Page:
Marion also reiterated that Wayne and Chris had called for bump-stocks to be “regulated,” not banned. That’s true, and it was a huge mistake that led directly to the ban. I predicted this result when I called them out for that idiotic statement at the time and called for the Board to repudiate the statement – but Marion jumped to their defense. As I pointed out then, if Wayne and Chris had said that the NRA was open to revisiting the regulations regarding bump-stocks, that might have been excusable as a political maneuver to help dodge negative action in Congress. Though you have to wonder why congressional action was such a concern, when our Republican “friends” held majorities in both houses and the White House. Instead, Wayne and Chris said that the “NRA believes” that bump-stocks should be more tightly regulated, and President Trump quickly agreed and gave the order to BATFE.
Wayne and Chris have taken a similarly destructive and unprincipled position on Extreme Risk Protection Orders, merely insisting that some semblance of due process be included in the laws in order to get approval from NRA. This has given a green light to Trump and numerous Republican governors to pursue ERPO legislation. Legistlation to deprive gun owners of their arms based on someone’s concern that they might be dangerous, while leaving these potentially dangerous people free to roam the streets with ready access to knives, gasoline, poisons, planes, automobiles, and all manner of other dangerous and possibly deadly tools. Not only does this result in Republican “friends” doing stupid things that push GunVoters away from them, at least one person flagged by one of these ERPO’s has been killed by police trying to confiscate his guns. Have any lives been saved?
It is also a fact that NRA was over $30 million in the red in 2017, and had an almost $50 million deficit in its pension fund. These deficits aren’t due to lack of revenue, but rather irresponsible spending.
In short, Marion Hammer and Don McDougal are saying that since NRA has accomplished some good things during Wayne LaPierre’s 30 years at the helm, the members and the Board of Directors should be unconcerned about a $30 million deficit, profligate spending, cronyism, and obscene salaries. Nor should they be concerned about the failure of NRA leadership to adhere to the core principles of the Second Amendment, or to ensure that all operations are above reproach and squeaky clean. And we shouldn’t be at all worried about an outside vendor owning and controlling major segments of NRA operations, and making tens of millions of dollars in profit from our association.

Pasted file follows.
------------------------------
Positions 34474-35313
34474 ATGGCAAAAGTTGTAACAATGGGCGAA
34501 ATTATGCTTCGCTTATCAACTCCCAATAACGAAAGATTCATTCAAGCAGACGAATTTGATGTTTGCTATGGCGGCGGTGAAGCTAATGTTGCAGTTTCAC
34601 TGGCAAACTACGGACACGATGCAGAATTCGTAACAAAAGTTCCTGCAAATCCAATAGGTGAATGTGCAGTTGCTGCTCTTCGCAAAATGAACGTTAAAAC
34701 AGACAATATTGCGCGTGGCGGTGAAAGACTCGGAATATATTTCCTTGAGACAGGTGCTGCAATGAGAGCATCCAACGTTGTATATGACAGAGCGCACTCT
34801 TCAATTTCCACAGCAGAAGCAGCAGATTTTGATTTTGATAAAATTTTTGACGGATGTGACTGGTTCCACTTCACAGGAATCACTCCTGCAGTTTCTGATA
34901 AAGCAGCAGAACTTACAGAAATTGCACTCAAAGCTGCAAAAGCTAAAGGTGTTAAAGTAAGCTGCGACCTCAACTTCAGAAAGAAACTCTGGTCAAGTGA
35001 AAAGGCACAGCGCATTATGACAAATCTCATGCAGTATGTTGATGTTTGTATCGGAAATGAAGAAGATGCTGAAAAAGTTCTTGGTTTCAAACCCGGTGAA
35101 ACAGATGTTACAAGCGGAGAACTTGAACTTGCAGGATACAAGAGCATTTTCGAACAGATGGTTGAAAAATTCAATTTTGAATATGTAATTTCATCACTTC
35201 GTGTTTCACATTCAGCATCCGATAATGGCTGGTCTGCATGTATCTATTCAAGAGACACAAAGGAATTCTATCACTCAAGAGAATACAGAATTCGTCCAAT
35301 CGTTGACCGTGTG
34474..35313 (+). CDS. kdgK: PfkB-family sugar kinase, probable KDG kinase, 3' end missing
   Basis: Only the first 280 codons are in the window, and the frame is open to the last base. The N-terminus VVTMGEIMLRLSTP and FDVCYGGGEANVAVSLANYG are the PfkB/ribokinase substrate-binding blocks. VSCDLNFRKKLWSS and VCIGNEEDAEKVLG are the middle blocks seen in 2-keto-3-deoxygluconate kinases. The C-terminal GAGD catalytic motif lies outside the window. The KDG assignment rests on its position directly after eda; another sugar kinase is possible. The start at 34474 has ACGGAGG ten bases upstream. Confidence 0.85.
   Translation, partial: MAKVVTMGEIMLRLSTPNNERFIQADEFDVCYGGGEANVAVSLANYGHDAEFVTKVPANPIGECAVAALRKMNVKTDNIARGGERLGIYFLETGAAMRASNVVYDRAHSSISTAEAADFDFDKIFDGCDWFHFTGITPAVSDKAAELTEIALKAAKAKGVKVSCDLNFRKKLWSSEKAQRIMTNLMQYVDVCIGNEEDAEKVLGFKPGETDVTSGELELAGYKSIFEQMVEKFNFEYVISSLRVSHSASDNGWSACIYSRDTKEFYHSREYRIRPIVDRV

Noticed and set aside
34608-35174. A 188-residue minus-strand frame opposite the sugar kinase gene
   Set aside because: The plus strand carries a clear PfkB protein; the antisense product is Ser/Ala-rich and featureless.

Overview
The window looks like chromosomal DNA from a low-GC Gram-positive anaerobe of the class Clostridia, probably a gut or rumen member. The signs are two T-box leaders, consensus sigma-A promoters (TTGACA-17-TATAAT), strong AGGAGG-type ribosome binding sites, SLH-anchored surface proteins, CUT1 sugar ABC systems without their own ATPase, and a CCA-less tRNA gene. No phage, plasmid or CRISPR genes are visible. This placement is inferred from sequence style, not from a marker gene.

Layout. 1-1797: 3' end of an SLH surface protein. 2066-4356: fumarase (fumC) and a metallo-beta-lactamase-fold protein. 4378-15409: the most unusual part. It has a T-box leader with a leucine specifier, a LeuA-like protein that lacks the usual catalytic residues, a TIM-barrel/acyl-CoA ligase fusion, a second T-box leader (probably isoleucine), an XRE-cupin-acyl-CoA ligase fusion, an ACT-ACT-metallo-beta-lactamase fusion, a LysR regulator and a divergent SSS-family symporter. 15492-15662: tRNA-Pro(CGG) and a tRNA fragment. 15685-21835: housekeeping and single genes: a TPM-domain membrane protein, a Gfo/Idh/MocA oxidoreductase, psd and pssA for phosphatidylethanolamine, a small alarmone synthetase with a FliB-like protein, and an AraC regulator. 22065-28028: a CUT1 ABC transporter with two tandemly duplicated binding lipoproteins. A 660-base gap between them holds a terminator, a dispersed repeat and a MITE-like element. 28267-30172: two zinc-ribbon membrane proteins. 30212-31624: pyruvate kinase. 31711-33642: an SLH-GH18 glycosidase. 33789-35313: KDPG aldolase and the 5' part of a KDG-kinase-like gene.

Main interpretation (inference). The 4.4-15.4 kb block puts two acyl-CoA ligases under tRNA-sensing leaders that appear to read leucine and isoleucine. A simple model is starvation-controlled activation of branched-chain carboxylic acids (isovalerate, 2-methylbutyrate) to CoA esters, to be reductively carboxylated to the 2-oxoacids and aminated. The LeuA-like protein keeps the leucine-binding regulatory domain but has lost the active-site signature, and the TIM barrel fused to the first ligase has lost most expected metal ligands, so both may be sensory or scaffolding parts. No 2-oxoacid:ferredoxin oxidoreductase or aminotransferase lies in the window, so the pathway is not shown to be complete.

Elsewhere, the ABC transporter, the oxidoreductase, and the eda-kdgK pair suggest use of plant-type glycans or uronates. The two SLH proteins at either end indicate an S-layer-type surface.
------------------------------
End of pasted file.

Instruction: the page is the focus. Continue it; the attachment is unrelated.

I respectfully disagree.
I believe that principles matter, even when they are politically challenging. That giving our enemies ammunition by being careless about our business is inexcusable. And that the NRA should be controlled by a board of directors elected by the membership in fair and open elections, without interference from outside vendors or others with a financial stake in our leadership. I also believe that those who work for the NRA, especially in the higher echelons, should be motivated first by their dedication to the Second Amendment and the safe enjoyment of the shooting sports, not by monetary factors. That’s why I believe that Wayne LaPierre, with his waffling, wheedle words, outrageous salary, and cozy relationship to Ackerman McQueen, needs to go, and that the NRA needs a strong, committed, Second Amendment purist with a solid corporate management background, to lead the organization going forward.
This isn’t personal, and it’s not politics. It’s not about “tearing down” the NRA or building up any other organization. This is about principles, right and wrong, and what’s best for the NRA, gun owners, and America.
About Jeff Knox:
Jeff Knox is a second-generation political activist and director of The Firearms Coalition. His father Neal Knox led many of the early gun rights battles for your right to keep and bear arms. Read Neal Knox – The Gun Rights War.
The Firearms Coalition is a loose-knit coalition of individual Second Amendment activists, clubs and civil rights organizations. Founded by Neal Knox in 1984, the organization provides support to grassroots activists in the form of education, analysis of current issues, and with a historical perspective of the gun rights movement. The Firearms Coalition has offices in Buckeye, Arizona and Manassas, VA. Visit: www.FirearmsCoalition.org.